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Oxford Handbook of Corpus Phonology

Edited by Jacques Durand, Ulrike Gut, and Gjert Kristoffersen

Offers the first detailed examination of corpus phonology and serves as a practical guide for researchers interested in compiling or using phonological corpora


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The Languages of the Jews: A Sociolinguistic History

By Bernard Spolsky

A vivid commentary on Jewish survival and Jewish speech communities that will be enjoyed by the general reader, and is essential reading for students and researchers interested in the study of Middle Eastern languages, Jewish studies, and sociolinguistics.


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Indo-European Linguistics

New Open Access journal on Indo-European Linguistics is now available!


Academic Paper


Title: A Linguistic Time-Capsule: Afro-Hispanic and Afro-Portuguese historical texts
Author: Fernanda L Ferreira
Email: click here to access email
Homepage: http://webhost.bridgew.edu/fferreira
Institution: Bridgewater State College
Linguistic Field: Historical Linguistics
Subject Language Family: Romance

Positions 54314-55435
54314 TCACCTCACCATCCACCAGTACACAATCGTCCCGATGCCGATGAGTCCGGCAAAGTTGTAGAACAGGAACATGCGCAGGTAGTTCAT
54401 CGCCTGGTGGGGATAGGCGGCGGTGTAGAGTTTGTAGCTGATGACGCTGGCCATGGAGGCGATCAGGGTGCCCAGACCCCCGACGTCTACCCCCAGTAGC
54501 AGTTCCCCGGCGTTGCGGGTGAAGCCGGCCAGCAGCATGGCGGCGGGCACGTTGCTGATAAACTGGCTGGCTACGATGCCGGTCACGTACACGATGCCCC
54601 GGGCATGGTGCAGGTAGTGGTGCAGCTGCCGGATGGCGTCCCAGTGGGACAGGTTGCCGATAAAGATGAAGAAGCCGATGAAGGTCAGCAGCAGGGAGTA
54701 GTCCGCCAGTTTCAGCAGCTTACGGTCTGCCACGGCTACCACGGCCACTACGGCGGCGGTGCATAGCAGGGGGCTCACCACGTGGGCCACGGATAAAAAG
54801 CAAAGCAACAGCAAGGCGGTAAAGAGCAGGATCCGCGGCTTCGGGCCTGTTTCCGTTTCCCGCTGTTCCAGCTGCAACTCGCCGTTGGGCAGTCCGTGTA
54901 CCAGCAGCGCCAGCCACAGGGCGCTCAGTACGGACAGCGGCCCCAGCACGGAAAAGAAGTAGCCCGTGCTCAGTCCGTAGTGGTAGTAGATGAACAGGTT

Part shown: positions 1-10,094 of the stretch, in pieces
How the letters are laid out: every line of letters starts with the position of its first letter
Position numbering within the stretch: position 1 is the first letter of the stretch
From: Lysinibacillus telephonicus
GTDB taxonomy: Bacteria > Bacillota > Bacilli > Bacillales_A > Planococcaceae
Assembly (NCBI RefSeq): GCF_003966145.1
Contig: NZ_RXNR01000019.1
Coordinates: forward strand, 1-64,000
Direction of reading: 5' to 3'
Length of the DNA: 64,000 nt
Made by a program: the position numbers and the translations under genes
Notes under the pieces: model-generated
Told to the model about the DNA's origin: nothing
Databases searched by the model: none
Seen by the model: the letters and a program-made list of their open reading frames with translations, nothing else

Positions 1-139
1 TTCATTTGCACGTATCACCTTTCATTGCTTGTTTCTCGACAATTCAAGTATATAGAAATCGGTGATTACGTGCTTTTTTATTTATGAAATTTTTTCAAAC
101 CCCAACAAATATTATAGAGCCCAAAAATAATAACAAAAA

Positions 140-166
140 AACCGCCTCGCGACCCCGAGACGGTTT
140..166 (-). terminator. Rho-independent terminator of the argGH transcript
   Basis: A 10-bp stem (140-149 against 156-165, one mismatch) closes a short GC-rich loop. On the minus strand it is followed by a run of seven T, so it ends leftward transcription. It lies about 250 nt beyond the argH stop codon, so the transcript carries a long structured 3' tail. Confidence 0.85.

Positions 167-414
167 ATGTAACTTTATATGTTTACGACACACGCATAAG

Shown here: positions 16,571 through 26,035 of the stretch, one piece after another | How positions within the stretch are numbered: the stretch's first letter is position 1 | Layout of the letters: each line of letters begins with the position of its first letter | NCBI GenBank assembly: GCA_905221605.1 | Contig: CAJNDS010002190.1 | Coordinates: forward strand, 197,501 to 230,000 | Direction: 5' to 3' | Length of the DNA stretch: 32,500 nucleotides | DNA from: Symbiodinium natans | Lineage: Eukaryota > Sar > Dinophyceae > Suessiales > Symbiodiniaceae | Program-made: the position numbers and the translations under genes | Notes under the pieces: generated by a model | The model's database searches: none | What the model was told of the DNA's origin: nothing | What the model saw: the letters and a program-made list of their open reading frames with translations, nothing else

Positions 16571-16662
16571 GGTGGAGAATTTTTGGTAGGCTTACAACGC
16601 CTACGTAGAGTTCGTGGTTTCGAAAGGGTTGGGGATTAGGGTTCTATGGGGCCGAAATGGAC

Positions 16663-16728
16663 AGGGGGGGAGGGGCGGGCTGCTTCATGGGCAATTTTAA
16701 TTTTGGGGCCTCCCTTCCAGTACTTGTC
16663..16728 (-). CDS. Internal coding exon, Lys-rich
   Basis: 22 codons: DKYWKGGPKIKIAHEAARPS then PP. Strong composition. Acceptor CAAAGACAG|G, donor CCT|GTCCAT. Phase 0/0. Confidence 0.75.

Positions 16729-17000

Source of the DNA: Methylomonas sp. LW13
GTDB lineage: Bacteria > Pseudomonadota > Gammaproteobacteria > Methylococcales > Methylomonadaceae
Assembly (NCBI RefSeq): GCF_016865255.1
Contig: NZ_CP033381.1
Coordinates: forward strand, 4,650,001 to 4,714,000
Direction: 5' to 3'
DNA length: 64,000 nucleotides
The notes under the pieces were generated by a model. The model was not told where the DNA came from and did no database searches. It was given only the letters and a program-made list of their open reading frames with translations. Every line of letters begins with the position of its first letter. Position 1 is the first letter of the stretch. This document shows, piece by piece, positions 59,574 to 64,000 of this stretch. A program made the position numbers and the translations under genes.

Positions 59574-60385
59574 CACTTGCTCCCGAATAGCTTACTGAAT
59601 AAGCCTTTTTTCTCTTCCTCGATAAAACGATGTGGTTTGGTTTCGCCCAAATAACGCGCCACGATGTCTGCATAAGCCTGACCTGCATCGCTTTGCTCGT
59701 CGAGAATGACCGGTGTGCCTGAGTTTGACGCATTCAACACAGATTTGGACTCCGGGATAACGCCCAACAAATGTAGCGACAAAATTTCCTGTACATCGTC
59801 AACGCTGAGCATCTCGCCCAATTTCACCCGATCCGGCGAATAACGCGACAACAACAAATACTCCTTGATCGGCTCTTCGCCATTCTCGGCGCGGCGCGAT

Abstract: In his book A History of Afro-Hispanic Language: five centuries/five continents, Lipski (2005a) discusses in great detail the nature and scope of Afro-Iberian language spoken by Blacks starting from the 15th to the 20th century. He does so using historical textual data. The present article narrowly focuses on pluralization patterns found in the texts originally compiled by that author.

The dating of phonological changes before the advent of recording technology has been a methodological problem for dialectologists and historical linguists. One of the methods employed to circumvent this problem is the analysis of historical texts in order to shed light on phonological as well as morphological and syntactic changes in language. There are other methods also employed to study the development languages, namely, the study of related varieties (i.e. Sephardic Spanish). However, in the absence of conservative linguistic systems that present evidence of particular consonantal changes, researchers need more examples of what one may call "a linguistic time capsule". Just as with time capsules left by previous generations to inform future ones of the details of the past, written texts may provide partial evidence of the intricacies of language left by authors of the past.
Type: Individual Paper
Status: Completed
Venue: Creole Language Series
Publication Info: John Benjamins


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